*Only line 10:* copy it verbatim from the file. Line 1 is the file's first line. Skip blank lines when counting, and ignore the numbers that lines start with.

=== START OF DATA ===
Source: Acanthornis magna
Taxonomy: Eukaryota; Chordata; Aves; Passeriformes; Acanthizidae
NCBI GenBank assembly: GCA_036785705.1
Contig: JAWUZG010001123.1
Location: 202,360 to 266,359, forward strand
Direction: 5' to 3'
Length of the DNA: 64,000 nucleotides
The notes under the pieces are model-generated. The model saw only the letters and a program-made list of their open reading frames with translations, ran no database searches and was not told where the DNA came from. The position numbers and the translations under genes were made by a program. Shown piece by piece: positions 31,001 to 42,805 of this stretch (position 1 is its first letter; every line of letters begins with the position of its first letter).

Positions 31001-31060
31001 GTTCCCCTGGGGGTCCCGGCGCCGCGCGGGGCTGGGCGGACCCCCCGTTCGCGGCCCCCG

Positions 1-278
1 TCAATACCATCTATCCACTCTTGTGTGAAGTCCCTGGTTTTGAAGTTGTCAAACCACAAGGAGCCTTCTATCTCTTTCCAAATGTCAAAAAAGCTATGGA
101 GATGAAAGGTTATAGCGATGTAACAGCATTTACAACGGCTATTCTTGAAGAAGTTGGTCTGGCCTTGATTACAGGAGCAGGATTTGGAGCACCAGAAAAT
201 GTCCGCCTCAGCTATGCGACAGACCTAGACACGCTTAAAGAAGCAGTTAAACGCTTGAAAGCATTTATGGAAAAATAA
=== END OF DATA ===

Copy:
31001 GTTCCCCTGGGGGTCCCGGCGCCGCGCGGGGCTGGGCGGACCCCCCGTTCGCGGCCCCCG